Drift Fishing for Salmon and Steelhead
Drift fishing is a very effective way to catch Salmon and Steelhead. By bouncing or drifting your lure along the bottom of the river, you present the lure straight in front of the fish. You can drift fish with floating beads and yarn, eggs, pink worms, cheaters and more. The trick is to use enough weight to get you down to the bottom so that you can feel your lure as you drift down along the bottom but not so much weight that your lure doesn’t bounce or move downstream. I prefer to use a ‘slinky’ weight as it tends to get snagged on the bottom less and I feel that it’s easier to detect strikes. Slinky weights are simply a mesh tubing materiel filled with small lead balls.
The key to drift fishing is keeping in contact with your lure at all times as you feel it bounce along the bottom. Strikes vary from rod wrenching slams to sensitive barely detectable nibbles. It’s often noted that Steelhead strikes are usually very soft and look simply like your line as stopped moving downstream. For this reason, a sensitive rod is a must so that you can feel it when a fish takes the lure in it’s mouth. To fish these rigs through a typical drift, or section of river, there are a couple things to keep in mind. First, start at the top of the drift and work your way down to the bottom. Cast out and slightly upstream, allowing your lure to sink to the bottom and continue to drift down and be sure to drift your lure through all the sections of the water where fish might be holding. Holding areas for salmon and steelhead include current seams, tailouts, deep pools, and around structure. As you run your lure through the drift make sure you don’t have any slack in your line, because if you do you won’t feel or detect the strike and will consequently end up missing a lot of fish. Once you reach the bottom of your drift reel in and start over by casting in a slightly different position.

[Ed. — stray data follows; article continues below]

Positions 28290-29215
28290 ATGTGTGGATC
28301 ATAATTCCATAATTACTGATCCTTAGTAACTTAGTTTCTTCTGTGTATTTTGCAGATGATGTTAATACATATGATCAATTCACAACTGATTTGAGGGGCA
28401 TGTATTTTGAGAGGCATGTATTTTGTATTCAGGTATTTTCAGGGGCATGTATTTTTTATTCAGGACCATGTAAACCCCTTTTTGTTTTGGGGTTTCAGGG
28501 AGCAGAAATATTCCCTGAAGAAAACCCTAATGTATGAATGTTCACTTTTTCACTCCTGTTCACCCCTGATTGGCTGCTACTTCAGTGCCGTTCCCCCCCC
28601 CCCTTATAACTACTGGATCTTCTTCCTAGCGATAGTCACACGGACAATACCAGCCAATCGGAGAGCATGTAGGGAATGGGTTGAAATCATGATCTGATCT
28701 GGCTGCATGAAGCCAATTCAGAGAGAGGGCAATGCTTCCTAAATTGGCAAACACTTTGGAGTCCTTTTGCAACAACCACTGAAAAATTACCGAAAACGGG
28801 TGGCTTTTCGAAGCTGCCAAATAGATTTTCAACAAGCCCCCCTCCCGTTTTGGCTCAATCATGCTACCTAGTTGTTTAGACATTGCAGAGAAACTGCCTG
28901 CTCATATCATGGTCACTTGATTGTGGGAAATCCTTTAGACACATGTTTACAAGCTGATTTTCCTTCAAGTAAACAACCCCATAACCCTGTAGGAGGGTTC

There are variations to this technique but this is how I rig it.
Above – Diagram of a drift rig using pencil lead, a red bead and orange yarn.
You will need:
- Medium size clip swivel
- Weight. Either punched pencil lead or slinky weight (mesh tubing filled with lead balls).
- Leader tied to standard octopus hook with baitholder knot.
- Floating bead, cheater, spin-n-glow, etc..
- Colored yarn
- Tie the clip swivel to your main line
- Attached your weight to the clip.
- Tie your leader to the other end of the swivel.
- Slide your floating bead onto the leader.
- Tie the leader to your octopus hook using a bait holder knot.
- Put yarn, or bait such as eggs or sandshrimp inside the bait holder.
Note: I like to use scent when not fishing with bait. A squirt of sandshrimp scent onto the yarn or bead really adds some incentive for the fish to strike. Also, I use a toothpick in slow moving water so that the floating bead stays at the hook and doesn’t slide up the leader. You can fish a pink worm with a drift rig as well. Just thread the worm onto your leader using a hook threader or large sewing needle and fish it will a corky or cheater.